Giles Coren arrives panting apologies for his tardiness. He is extremely excitable, which he puts down to “too much oxygen to the brain”, having sprinted over from his office.
Coren is back in London, having spent the last few days living in a Premier Inn, Alan Partridge-style. Lamenting the BBC’s budget, he says he usually “does a Mariah Carey” on set, making demands of the production company for “bunnies to cuddle”.
The Mirror recently reported that Coren had complained to the hotel reception about the smell of weed coming from the room next door. The smell conjures up bad memories of a misspent youth.
“To me the smell of a joint is misery, shit reggae, basement flats, virginity and shyness,” he says. “Besides it’s hard to find ways to occupy yourself in these places … what are you going to do in a Premier Inn apart from w*nk and complain about the neighbours?”
As well as the accommodation situation, pay also seems to be an issue. Coren explains at length how tight the BBC budget for his new series is: “The best you can hope for is getting an advert out of it. I’m standing there in a wheat field being paid nine quid a day by the BBC in a check shirt saying how great wheat is. All I’m thinking is ‘maybe I could get a Kellogg’s advert out of this. I could be selling Cornflakes for £600,000’. People think you get paid millions by the BBC if you’re famous, but me? Me, I’m in the Premier Inn in Gillingham.”
The presenter’s other employers are News International and Coren concedes that The Times pay him well, "but basically if me, Caitlin Moran, David Aaronovitch and a few others left to write for someone else - who would read The Times?”
Bizarrely, he does not know the name of most of his fellow Times columnists. “I generally don’t read columnists because I don’t give a f**k what people think. All I care about is that people who like me think I’m funny. I get on with writing pretty straight-down the line, old-fashioned stuff. To a large extent I’m just a public school tosser.”
Taking stock of his career, he insists that he had no real journalistic ambitions.
“My dad was very successful as a journalist, so I didn’t want to be one. I wanted to be a novelist. I ended up doing this. There are endless novels I could write. Writing a restaurant review is a piece of piss and it’s not a proper job for a grown-up and I probably shouldn’t be doing it. I’ll do this crap for 20 years and write in my old age.”
Coren got married only two years ago, at the age of 40. I ask if he stayed unmarried because he was enjoying the single life.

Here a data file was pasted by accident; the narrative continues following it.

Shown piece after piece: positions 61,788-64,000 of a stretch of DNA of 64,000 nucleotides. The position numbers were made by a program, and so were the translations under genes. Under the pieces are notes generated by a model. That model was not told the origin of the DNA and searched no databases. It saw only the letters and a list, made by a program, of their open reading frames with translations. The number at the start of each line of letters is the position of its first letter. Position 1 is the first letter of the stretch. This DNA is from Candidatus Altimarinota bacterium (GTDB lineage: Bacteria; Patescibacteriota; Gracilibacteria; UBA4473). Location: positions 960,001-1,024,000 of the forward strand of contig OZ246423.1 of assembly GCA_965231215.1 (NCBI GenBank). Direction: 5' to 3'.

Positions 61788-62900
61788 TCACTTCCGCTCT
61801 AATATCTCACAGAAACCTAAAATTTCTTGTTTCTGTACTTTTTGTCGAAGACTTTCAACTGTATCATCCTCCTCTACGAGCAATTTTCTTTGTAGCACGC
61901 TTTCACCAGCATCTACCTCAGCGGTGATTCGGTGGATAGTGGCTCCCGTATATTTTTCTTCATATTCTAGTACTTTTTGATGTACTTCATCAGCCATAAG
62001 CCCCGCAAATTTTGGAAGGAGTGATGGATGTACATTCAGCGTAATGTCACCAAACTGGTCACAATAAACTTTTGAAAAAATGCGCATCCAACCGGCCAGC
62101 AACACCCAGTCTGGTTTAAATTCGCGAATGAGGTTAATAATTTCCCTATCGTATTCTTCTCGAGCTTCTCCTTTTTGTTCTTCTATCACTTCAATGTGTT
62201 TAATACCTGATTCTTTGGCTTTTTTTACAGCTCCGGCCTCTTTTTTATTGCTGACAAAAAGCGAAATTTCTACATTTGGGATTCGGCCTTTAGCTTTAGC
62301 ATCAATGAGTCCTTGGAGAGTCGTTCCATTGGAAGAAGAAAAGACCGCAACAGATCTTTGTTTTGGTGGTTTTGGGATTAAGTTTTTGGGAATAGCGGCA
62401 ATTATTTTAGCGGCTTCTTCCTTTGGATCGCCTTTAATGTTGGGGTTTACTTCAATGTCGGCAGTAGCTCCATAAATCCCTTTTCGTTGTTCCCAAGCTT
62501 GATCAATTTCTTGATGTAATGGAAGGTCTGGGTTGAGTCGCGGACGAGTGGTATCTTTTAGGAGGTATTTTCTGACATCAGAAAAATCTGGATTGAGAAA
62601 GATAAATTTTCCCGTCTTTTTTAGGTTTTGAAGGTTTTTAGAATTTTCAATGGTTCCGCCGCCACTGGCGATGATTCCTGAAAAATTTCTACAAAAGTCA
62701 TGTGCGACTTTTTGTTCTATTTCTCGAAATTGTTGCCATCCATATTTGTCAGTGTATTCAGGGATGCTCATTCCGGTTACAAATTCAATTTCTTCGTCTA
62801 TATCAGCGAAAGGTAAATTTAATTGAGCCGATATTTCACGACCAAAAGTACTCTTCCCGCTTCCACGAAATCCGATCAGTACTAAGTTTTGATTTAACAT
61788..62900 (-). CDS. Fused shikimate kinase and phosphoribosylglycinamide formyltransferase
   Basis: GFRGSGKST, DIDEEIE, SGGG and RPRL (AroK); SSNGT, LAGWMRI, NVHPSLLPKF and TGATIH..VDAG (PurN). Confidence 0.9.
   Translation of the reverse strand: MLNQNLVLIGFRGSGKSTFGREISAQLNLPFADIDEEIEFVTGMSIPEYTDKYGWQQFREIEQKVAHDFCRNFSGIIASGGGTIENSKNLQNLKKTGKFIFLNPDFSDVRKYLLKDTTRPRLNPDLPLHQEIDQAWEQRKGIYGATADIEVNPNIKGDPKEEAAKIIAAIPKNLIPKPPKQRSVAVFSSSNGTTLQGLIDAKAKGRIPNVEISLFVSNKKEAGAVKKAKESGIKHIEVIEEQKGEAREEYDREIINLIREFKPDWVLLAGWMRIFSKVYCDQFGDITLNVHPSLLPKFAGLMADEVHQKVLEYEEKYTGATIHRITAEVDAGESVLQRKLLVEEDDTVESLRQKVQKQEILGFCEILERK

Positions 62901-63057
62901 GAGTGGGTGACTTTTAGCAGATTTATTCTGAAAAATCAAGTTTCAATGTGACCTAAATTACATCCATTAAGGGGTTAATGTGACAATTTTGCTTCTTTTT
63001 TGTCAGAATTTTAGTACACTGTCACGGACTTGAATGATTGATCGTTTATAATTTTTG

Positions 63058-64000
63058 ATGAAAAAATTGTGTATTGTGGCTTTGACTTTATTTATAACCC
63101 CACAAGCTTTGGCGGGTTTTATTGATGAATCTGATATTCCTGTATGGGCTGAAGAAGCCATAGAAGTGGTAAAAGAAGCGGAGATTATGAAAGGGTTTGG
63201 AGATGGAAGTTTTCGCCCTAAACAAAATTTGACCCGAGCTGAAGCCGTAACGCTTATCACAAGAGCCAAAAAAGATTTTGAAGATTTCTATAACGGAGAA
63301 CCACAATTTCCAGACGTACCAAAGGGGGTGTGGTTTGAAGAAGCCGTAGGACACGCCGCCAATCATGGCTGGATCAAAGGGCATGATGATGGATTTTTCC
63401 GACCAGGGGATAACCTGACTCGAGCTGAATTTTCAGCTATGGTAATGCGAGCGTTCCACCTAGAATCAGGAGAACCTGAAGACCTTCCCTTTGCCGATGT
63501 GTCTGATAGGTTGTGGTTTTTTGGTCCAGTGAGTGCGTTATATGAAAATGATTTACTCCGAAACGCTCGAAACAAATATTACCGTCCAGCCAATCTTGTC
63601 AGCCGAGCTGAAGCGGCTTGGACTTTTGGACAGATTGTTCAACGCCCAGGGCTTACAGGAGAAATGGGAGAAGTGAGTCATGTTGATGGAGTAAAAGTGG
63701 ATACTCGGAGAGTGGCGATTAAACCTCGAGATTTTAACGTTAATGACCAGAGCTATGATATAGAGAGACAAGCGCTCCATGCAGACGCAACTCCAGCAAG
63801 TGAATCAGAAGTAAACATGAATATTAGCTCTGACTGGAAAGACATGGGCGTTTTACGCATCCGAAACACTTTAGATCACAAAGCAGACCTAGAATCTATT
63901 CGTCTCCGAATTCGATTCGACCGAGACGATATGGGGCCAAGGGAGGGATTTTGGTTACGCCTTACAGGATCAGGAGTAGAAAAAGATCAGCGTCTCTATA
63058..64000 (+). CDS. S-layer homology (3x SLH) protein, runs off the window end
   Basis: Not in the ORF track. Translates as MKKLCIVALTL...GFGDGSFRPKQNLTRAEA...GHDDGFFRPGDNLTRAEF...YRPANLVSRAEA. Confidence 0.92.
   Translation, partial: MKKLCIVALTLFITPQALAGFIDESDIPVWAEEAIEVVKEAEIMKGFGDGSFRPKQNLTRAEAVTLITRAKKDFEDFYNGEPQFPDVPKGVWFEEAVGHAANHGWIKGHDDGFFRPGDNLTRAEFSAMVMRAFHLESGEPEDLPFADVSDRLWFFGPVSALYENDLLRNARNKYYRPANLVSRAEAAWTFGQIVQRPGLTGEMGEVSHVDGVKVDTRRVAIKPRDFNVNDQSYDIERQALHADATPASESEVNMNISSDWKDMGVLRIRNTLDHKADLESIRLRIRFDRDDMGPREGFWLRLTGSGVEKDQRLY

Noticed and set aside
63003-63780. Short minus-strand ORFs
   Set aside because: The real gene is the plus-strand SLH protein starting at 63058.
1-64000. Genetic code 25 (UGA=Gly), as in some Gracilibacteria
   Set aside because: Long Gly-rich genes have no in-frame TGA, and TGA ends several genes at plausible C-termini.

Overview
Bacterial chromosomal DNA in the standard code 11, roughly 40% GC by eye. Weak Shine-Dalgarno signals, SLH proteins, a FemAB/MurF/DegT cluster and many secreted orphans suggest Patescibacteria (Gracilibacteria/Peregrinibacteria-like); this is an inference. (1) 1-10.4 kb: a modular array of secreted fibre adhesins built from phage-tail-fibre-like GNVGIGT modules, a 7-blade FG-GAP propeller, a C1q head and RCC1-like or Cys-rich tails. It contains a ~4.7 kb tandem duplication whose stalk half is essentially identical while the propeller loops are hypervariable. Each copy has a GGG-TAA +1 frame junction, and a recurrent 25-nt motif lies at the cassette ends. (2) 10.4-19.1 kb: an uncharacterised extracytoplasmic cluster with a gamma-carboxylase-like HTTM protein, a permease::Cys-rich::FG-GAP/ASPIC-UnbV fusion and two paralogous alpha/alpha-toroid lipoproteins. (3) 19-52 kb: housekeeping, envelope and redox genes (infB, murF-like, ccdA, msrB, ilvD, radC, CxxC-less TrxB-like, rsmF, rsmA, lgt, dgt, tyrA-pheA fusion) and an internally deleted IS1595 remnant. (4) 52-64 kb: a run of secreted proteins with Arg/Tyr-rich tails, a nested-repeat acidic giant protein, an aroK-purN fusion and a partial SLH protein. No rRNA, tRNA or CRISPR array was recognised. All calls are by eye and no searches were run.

“There’s nothing I miss,” he says, deadpan, “apart from f**king other women.”
Warming to his theme, he insists that he never enjoyed having sex with a woman he didn’t know for the first time. “It meant one of two things: either I was single or I was being unfaithful. Both of which made me miserable.”
He fell into a pattern of sleeping around with restaurant PRs between relationships, reflecting: “It was probably so quick they don’t even remember.”
He used to be enamoured of Twitter and a prolific tweeter, but has recently been stung by a few controversies, including embroilment in a super-injunction legal tangle and making a joke about raping his neighbour’s son. However, he still responds to tweets and is an avid follower of Richard Madeley. “He’s my favourite,” he says. “He will literally tweet things like ‘frosty this morning, will need to scrape ice off car!’”.
His followers on Twitter mainly consist of “poofs, girls under 16 and women over 60. It’s basically people who want to have sex with me. I think of my 80,000 followers, 60,000 are poofs. I only have to write the word ‘knob’ and they all get excited and just want to lick cream off me.”
The problem for Coren is that there is no one to curb his excesses on Twitter. “I always say what I think to be amusing. Mainly those things are sick and wrong because I’m a bit of a dick. On TV, or in The Times, it would be edited out.”
With this in mind he will now be keeping his tweeting to a minimum. In fact he is apparently giving himself something of a personality makeover at the insistence of his wife.
“I’m in my 40s now with a child. I can’t be falling out of the Groucho Club with my c*ck hanging out, screaming ‘you’re all w**nkers’. I’m going to be nice to everyone. I have been going for four days and, so far, I haven’t pissed anyone off. It’s actually a lot less tiring being nice than being a bastard.”